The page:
It is difficult to dismiss Hector Chavez Chuchon in a similarly ad hominem manner. The Peruvian parliamentarian and medical doctor told a subcommittee investigating the forced sterilizations, "The United Nations was aware of this policy; [U.N.] personnel worked in the health ministry."
In a June 2002 report entitled "Anticoncepcion Quirurgica Voluntaria" the Peruvian Congress added that, in the early 1990s, "[Fujimori’s] National Population Program established demographic strategies and methods explicitly restrictive and controlling; in this line, the United Nations Population Fund, known for its support of population control in developing countries, took charge. For that end, the United Nations Population Fund act[ed] as Technical Secretary, working in coordination with the National Population Council."
The report concludes that the "UNFPA increased their support and even participation in the task during the government of the ex-president Alberto Fujimori, especially in the period 1995-2000."
Abubakar Dungus, a spokesperson for the UNFPA, contends that the U.N. did not "learn" of the involuntary sterilization until "late 1997" even though reports of the abuse had been circulating in international and human rights circles long before. Upon hearing of the agonized testimony of brutalized women, the U.N. allegedly expressed "concern" to the Peruvian Ministry of Health. Unlike the U.S., it conducted no public investigation.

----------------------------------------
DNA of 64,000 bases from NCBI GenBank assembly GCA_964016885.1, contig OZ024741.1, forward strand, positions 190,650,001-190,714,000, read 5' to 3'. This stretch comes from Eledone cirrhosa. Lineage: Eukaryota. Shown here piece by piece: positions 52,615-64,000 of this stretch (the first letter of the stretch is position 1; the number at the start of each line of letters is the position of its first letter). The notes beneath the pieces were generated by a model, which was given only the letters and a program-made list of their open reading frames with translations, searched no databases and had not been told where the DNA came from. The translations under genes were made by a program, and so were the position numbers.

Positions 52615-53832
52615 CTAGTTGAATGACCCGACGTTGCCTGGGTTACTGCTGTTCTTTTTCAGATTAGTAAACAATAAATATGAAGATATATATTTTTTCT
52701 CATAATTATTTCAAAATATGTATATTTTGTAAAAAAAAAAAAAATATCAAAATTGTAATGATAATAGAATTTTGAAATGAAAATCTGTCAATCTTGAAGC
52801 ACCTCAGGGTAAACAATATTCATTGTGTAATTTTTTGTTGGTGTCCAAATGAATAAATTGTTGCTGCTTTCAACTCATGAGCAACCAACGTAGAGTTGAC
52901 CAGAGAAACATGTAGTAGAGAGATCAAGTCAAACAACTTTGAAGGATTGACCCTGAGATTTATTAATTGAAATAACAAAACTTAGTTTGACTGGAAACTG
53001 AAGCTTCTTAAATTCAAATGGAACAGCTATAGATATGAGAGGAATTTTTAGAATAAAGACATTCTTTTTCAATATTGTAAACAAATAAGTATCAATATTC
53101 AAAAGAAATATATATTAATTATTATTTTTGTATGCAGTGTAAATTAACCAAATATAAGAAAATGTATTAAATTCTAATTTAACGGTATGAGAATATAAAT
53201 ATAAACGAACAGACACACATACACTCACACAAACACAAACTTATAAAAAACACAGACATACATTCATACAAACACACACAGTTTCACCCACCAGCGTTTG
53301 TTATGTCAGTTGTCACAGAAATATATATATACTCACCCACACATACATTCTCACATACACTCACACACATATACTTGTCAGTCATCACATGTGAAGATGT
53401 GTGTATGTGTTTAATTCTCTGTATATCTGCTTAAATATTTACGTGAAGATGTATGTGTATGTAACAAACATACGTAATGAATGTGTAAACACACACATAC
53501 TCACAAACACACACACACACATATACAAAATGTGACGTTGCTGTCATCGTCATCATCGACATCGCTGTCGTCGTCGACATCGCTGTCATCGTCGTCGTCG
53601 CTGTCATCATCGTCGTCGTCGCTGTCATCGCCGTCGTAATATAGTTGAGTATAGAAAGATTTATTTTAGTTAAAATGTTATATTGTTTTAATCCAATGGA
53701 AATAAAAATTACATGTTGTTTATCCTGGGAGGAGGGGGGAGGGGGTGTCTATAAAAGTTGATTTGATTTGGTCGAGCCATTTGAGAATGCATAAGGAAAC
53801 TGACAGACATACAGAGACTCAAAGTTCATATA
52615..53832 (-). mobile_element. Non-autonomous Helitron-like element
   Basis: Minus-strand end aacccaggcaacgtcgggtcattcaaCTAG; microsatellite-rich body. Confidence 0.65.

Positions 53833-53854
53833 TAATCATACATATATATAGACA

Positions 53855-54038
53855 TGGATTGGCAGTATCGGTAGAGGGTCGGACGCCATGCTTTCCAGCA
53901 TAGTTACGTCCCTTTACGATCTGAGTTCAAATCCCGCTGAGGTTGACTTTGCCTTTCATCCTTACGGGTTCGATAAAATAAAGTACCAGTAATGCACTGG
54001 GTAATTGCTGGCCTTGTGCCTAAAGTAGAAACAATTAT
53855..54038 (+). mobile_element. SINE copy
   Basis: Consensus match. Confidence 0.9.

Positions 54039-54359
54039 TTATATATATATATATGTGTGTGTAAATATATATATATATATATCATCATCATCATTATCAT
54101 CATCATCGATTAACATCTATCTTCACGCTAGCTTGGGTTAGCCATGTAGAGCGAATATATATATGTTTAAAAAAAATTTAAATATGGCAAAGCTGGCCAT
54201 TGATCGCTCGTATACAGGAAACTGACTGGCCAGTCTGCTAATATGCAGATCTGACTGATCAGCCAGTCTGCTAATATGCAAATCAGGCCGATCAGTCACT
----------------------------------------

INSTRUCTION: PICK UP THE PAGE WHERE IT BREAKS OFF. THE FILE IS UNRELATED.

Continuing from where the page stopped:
The Bush administration is both politically and morally correct in backing away from the UNFPA and its hypocritical, corrupt policies. Yet Bush is being excoriated for recently withholding $34 million dollars from the agency. The proximate cause was the administration's concern over U.N. complicity in China's one-child policy, under which women have been forced to abort. Now other nations are coming forward with tales of atrocities committed with the U.N.'s complicity.
At international conferences, the U.S. is being blasted for its reluctance to spill the blood of women in the name of reproductive health. A recent conference of Pacific-Asian nations bashed the U.S. for refusing to agree to finance their reproductive goals. A new report declared, "the text of the action [reproduction/family] plan due to come out of the Fifth Asian and Pacific Population Conference revealed the wide gulf between this region's governments and Washington: More than 40 countries except for the United States had agreed to endorse the plan."
Those "more than 40 countries" are wrong. They are pursuing the sort of bureaucratic control over women's bodies that led to the death of Magna Morales, who was as much as murdered because she wanted to have children.
America must not participate in the family planning of other nations.
Wendy McElroy is the editor of ifeminists.com and a research fellow for The Independent Institute in Oakland, Calif. She is the author and editor of many books and articles, including the new book, Liberty for Women: Freedom and Feminism in the 21st Century (Ivan R. Dee/Independent Institute, 2002). She lives with her husband in Canada.